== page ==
"You know it's summer, right?" Thal wore a jacket over a girlish blouse, but it was only light. Moscow was not exactly known for its baking heat, but then neither was England; she supposed she was accustom to it - and at least it wasn't raining. When he looked up - if he even did - he'd find her grinning, though the tease was evident in her voice anyway. If such banter was completely inappropriate with a stranger she showed not an ounce of self-consciousness. "Sorry, just want to squeeze passed. And I didn't exactly want to risk knocking you head-first into a shelf." She indicated the bag jutting out from where it hung beside her thigh. The aisles were wide enough for two people to pass comfortably enough without it, and even with it she probably wouldn't have pushed into him, but it wouldn've involved some awkward shuffling.
"A river is water in its loveliest form; rivers have life and sound and movement and infinity of variation, rivers are veins of the earth through which the lifeblood returns to the heart."
Roderick Haig-Brown
[Image: nimedathalialethebanner.jpg]
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#3
"Of Pallas Athena, guardian of the city, I begin to sing. Dread is she, and with Ares she loves the deeds of war, the sack of cities and the shouting and the battle. It is she who saves the people as they go to war and come back. Hail, goddess, and give us good fortune and happiness!"

He had read the words before but they always drew him back. Athena, Goddess of Wisdom, War and Craft. What was it about this non-existent being that kindled such emotion - emotions that he could not comprehend?

All of the ancient myth filled him with a kind of nostalgia but never as strong as the Greek and Roman. He was fascinated by the deeds of the Gods among mortals, their heroics and malevolence. The -

"You know it's summer, right?" a voice said beside him. "Sorry, just want to squeeze passed. And I didn't exactly want to risk knocking you head-first into a shelf."

It took him by surprise. How could he not have noticed someone right in front of him!?

Michael looked up slowly, anger bubbling up - at what, he could not say.

The rage ebbed, the woman's grin was refreshing. Men twice his size had avoided him as if he were a viper about to strike. To see this delicate woman smiling - even if she was making fun of him - was welcome - and for some reason, he wasn't surprised.

"Whatever they call it here, I call it cold,"
he said, pressing himself against the bookcase to let her through, although it looked like there was enough space to get by in the first place.

He looked down at the bag she had indicated at her side, which seemed like it was full of books. "You read history?"
Michael tried adopt a more affable calm, but the assassination attempt still stung. "Forgive me if I sound surprised, I don't mean anything by it. It's just that I have found people in the CCD tend to be so focused on moving forward, they don't realise that many answers may be found in the past."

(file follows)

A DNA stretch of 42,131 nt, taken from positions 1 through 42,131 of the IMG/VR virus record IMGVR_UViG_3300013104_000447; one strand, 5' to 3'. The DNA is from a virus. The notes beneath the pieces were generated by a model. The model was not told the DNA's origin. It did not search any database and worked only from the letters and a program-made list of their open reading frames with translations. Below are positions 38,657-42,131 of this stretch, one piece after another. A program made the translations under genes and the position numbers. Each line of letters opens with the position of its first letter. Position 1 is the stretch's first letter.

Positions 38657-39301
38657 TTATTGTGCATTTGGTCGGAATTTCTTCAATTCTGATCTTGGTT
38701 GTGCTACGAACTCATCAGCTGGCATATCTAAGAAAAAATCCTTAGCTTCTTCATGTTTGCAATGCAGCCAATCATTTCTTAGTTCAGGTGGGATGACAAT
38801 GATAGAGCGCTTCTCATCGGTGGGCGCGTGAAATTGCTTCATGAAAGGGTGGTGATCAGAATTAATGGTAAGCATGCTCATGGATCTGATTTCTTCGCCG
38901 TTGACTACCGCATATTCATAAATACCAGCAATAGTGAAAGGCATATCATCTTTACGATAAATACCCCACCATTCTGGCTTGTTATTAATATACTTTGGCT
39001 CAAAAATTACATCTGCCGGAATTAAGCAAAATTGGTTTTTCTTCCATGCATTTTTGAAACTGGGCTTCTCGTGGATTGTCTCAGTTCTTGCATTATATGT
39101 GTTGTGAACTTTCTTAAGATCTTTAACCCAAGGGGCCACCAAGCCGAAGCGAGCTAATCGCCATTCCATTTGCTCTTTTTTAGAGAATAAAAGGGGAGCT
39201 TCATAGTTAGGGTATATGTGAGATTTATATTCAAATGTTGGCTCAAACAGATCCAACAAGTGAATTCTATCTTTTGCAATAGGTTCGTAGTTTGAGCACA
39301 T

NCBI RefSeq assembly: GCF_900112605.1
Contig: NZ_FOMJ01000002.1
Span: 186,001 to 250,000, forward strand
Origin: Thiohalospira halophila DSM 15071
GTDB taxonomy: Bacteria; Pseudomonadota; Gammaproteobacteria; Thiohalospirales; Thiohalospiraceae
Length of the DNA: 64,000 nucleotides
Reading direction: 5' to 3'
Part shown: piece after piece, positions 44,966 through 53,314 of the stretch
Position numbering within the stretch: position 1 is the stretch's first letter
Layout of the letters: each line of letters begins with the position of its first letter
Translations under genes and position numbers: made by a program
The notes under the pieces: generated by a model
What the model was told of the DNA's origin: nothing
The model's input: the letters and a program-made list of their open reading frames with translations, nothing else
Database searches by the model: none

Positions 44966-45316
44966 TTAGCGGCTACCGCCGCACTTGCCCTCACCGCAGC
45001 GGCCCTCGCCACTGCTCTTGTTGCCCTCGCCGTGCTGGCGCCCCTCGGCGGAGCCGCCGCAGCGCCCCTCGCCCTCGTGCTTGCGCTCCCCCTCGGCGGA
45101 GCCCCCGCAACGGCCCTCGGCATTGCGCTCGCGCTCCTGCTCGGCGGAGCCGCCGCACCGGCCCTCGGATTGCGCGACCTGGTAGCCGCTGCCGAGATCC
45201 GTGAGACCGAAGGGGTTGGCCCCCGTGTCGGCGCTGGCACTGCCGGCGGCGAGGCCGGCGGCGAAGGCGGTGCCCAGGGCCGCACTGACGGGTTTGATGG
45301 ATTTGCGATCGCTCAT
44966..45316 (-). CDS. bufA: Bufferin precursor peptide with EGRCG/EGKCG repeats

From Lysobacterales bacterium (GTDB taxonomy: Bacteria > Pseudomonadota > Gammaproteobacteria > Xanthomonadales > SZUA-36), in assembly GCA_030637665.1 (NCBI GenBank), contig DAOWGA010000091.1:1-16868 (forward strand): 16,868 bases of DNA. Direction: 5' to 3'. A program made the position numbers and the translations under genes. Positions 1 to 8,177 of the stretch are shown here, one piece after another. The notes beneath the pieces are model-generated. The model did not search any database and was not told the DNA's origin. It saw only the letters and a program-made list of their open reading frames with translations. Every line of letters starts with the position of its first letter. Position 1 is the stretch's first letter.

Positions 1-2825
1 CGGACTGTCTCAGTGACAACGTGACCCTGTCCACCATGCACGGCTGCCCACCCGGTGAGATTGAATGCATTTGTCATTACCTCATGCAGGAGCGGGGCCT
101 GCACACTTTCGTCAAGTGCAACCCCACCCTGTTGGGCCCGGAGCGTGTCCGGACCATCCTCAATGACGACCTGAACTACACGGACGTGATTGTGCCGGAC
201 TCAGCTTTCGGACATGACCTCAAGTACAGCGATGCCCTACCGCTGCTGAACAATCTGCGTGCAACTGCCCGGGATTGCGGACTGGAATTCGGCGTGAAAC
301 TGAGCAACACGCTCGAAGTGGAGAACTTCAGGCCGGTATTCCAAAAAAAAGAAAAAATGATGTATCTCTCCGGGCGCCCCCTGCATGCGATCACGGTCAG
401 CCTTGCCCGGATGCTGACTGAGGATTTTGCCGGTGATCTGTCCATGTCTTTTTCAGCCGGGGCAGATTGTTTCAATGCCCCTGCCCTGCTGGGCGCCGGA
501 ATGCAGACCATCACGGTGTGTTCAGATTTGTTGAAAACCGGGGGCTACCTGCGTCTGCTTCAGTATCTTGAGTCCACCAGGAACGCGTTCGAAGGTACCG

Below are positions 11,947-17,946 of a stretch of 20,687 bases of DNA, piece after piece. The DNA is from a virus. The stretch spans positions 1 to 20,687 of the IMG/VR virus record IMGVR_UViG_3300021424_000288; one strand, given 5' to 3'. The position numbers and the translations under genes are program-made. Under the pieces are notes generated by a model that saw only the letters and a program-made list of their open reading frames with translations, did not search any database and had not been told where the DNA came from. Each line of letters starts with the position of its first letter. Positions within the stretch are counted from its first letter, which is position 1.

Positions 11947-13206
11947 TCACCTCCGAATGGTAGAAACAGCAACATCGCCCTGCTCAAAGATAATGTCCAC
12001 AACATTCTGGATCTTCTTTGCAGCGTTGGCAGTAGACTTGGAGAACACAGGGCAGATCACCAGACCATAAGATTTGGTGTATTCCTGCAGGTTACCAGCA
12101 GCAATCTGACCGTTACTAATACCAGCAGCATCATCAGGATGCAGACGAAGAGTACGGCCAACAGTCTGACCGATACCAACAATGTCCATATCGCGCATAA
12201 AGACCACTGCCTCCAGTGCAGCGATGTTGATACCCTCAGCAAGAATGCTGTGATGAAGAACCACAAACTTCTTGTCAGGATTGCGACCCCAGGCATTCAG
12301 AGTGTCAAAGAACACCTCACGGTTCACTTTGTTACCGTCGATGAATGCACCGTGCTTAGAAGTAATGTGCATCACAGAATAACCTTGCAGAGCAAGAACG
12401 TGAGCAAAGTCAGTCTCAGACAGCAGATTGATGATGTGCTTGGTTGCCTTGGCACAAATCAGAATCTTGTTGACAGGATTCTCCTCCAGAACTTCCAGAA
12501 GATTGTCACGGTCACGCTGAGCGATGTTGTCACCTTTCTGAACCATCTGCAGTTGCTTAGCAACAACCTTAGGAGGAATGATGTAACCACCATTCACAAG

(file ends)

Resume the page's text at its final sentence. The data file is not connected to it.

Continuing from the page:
(Source for the hymn: The Homeric Hymns - Greek Epic C8th-4th B.C.)


Edited by Michael Vellas, Jul 31 2013, 10:01 AM.
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#4
A scowl; she wouldn’t have been surprised by a scowl. Maybe a slight huff, or an annoyed purse of the lips - even being totally ignored. As far as reactions went, any of those would have been pretty normal, and Thalia was accustomed to strangers finding her affable nature presumptuous. But for an ominous moment, the guy didn’t look simply irritated; he looked angry. It rose and fell in a second, deepening back to his stone cold expression of severity almost as quickly as she could blink, but she saw it. And he didn’t smile.

"Cold is the heart of winter. Moscow gets a ton of snow, though I have to admit the novelty of it wore off after the first Christmas I spent here. Still, you should see the army of snowmen that get put up in Old Arbat Street!" She smiled thanks, then, once passed, dumped the bag by her feet and scanned her eyes up the height of the bookcase. Her gaze was drawn to colour and shape more than title, despite that she was looking specifically for Norse mythology, and already she began slipping books out of their places, flicking through, and then replacing them. She loved the smell of old vellum.

Since he didn’t seem the type for idle conversation, and she wasn't quite sure if she had offended him with the coat comment, she was surprised by the question. Her first impulse was to shrug; she read lots, really - whatever whim happened to capture her attention at the time. But she had a soft-spot for myth, and it resounded in most of her paintings - if it was that very same connection which made it something of a delicate subject.

So rather than think about that, she chose to note that he said in the CCD, which meant that not only was he definitely not local (as if the coat itself hadn’t made that obvious), but that he was from beyond the Dominances altogether. What he said was true enough, though; her own parents had always been slightly exasperated with her esoteric interests. So she nodded with an understanding grin. "Uh huh. I studied history at MSU, for a while anyway. The academia didn’t agree with me, but I’ve always loved this stuff." At which point she chose to take an interest in the book in his hands, of which she could only see part of the cover. "Greek?"